I think this one is pretty simple so excuse me for my ignorance. But since most planets in our solar system are very well tied to their orbit around the sun or orbit around their planet (for moons), I was wondering how can a really small spacecraft such as Voyager 1 avoid getting stuck into these orbits and avoid the gravitational force of these huge objects.

It's probably as simple as doing some math, but I imagine that it's because the spacecraft is so small compared to other objects that it makes it quite easy for it to escape gravity.

It's not easy for large objects (like moons) to escape their host planet gravity because they're much bigger, right?


3 Answers 3


It is certainly possible to break the gravitational bind of a planets gravity. To do so you permanently you need to achieve escape velocity, which is an energetic statement that says a particle with enough kinetic energy will never 'come back down'. To calculate the associated velocity we equate the gravitational potential of a particle on the surface of a planet of mass $M$ and radius $r$ to the kinetic energy of the particle (mass $m$, velocity $v$): $$\frac{GMm}{r^2}=\frac{1}{2}mv^2$$ ($G$ is Newton's gravitational constant) and noting we cancel $m$ and rearrange for $v$ $$v=\sqrt{\frac{2GM}{r}}.$$

Wikipedia gives a list of these velocities for various solar system bodies: linky.

Note we don't need to instantly achieve this velocity unless unpowered. With constant acceleration we just need to reach $v$ for the radius $r$ we are away from the body we're trying to escape.


You are absolutely right.

Considering $r$ constant, Newton's law of universal gravitation, $ F = \dfrac{Gm_1m_2}{r^2}$, says that the force of attraction between two objects with mass $m_1$ and $m_2$, depends on the product of their masses. Hence, though one object is having a larger mass (here planets), the force can be small as the other is having a small mass (here satellite).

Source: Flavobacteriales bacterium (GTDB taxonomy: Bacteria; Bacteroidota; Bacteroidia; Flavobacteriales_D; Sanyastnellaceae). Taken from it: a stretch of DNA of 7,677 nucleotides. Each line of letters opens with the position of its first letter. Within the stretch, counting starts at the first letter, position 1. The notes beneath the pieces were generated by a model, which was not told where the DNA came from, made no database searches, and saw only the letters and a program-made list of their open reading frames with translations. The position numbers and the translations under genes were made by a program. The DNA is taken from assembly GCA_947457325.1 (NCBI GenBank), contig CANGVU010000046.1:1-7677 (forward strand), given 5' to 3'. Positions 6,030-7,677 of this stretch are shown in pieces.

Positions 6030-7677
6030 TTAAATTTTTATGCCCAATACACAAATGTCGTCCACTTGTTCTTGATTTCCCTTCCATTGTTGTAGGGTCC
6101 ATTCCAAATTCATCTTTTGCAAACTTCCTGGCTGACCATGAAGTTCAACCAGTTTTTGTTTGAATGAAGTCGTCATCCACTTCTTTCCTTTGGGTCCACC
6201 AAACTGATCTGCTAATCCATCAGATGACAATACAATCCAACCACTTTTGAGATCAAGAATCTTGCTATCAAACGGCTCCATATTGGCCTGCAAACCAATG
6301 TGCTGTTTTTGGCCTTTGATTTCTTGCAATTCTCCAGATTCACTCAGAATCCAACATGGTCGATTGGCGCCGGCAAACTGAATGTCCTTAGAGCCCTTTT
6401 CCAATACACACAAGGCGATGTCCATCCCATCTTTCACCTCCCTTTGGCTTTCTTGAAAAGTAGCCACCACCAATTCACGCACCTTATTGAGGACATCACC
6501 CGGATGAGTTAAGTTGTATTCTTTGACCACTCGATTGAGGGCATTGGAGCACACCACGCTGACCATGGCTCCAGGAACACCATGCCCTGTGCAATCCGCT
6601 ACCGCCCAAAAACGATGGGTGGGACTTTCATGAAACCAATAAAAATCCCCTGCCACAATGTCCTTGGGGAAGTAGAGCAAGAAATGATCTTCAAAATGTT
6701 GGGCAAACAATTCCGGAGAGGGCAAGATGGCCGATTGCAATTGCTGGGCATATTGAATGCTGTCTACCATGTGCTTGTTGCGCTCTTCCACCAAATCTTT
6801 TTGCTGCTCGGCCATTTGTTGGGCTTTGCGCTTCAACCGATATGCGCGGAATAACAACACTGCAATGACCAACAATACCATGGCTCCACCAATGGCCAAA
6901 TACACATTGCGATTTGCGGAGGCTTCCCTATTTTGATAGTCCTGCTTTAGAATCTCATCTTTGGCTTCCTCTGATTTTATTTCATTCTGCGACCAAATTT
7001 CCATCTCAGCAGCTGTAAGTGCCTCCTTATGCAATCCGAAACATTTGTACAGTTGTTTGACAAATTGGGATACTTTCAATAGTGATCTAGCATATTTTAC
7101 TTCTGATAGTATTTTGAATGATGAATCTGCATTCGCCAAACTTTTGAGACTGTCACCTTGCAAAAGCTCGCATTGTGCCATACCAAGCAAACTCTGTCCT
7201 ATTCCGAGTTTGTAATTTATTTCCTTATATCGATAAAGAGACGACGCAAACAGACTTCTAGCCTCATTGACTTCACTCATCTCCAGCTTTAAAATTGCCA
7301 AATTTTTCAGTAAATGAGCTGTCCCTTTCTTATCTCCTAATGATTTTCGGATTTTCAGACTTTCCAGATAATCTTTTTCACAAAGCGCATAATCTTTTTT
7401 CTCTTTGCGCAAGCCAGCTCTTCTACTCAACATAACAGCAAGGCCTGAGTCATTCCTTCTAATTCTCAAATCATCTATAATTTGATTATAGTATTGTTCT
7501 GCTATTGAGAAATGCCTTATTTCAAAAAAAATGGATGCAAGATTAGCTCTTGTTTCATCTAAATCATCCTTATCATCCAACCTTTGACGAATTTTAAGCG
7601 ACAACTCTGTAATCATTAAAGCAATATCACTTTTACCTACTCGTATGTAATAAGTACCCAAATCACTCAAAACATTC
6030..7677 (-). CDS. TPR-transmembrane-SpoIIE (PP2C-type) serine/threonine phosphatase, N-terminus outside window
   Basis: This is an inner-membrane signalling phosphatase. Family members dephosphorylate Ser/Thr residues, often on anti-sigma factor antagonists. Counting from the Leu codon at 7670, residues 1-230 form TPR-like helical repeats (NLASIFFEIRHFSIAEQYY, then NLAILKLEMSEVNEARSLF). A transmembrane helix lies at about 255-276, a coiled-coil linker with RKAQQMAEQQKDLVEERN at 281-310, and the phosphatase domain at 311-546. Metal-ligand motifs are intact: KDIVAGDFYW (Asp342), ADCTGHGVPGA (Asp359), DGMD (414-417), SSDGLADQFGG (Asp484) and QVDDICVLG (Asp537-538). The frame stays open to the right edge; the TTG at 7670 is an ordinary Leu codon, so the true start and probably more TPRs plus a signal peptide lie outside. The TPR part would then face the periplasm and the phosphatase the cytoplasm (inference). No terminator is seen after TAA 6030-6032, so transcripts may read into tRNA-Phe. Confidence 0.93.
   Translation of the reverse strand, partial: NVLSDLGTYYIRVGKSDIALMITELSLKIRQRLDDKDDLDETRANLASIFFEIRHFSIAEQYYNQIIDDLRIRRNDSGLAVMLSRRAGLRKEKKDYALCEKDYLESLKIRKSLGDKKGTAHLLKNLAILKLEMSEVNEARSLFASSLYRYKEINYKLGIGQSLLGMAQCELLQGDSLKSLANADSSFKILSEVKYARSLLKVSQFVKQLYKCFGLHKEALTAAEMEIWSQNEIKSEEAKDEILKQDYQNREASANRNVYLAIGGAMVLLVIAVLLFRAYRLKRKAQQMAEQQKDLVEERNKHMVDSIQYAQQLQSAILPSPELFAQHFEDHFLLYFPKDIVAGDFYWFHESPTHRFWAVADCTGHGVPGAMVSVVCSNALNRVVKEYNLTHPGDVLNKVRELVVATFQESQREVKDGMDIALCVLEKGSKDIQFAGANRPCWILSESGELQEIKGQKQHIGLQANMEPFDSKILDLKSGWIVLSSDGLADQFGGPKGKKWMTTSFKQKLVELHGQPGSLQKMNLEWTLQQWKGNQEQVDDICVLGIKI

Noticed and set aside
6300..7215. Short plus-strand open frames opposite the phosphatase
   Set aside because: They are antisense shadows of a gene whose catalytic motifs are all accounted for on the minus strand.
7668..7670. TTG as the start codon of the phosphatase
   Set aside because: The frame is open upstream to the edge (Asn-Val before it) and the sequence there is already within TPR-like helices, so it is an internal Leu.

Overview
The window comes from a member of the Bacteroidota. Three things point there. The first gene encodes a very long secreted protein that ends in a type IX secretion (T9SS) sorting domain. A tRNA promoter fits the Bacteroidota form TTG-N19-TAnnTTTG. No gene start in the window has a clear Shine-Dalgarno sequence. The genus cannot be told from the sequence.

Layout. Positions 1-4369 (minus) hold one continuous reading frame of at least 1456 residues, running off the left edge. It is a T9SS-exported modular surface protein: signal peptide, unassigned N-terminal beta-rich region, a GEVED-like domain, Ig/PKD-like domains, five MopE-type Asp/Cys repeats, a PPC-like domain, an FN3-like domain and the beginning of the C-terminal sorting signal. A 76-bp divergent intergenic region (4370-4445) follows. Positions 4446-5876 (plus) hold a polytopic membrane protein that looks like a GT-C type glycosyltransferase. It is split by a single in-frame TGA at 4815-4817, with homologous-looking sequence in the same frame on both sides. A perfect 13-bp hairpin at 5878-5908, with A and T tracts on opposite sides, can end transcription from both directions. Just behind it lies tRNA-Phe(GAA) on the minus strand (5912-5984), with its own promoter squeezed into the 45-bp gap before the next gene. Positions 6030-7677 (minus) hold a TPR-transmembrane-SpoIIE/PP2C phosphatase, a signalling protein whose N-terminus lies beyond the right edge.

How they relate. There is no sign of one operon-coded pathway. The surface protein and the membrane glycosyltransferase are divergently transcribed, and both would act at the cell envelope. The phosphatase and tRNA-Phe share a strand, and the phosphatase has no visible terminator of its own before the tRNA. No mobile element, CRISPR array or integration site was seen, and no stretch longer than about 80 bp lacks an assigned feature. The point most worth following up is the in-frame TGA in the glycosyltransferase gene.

Also, as the force depends on the square of the distance, even the satellite can feel a very strong force of planets, if it comes very near to the planet. But, before we set the whole course of journey of our satellite, we make sure that it does not give the planets the opportunity to swallow it.


It is NOT possible to "break free of" gravitational attraction, as it is infinite in range. However, it is possible to get sufficiently far away from an object that its gravitational influence on other objects becomes negligible, but it certainly cannot be zero. Note that I am talking about only two objects here. In multi particle system, an object can experience a zero NET gravitational attraction.

Textbooks that use the language of "escaping a planet's gravity" do a huge disservice to students and beginners for two reasons. The first is that "gravity" does not exist. Over 19 years of teaching undergraduate physics, I have come to realize that the word "gravity" connotes, in the minds of students, a material substance. Objects that don't possess this substance don't exert gravitational attraction. The second is that, as I said above, gravitational forces have infinite range.

The term "escape velocity" is also a misnomer because "escape speed" doesn't depend on direction. The best way to think of this is in terms of energy. The correct framing of the question is this:

What kinetic energy must I give a spacecraft so that by the time the spacecraft is "very far away" from a planet, it (the craft) has no leftover kinetic energy?

Of course, a speed can be inferred from the initial kinetic energy. For objects launched from Earth's surface, the required "no kinetic energy when very far away speed" is about 11 km/s.

Note also that Nic's answer refers to "the gravitational potential energy of a particle" which constitutes another physics error. A particle cannot possess any form of potential energy because potential energy is a property of an interacting system. Instead, we should define a system to consist of particle plus Earth, and THEN talk about the interaction, or potential, energy of that system. Then everything makes sense and is internally consistent and correct.


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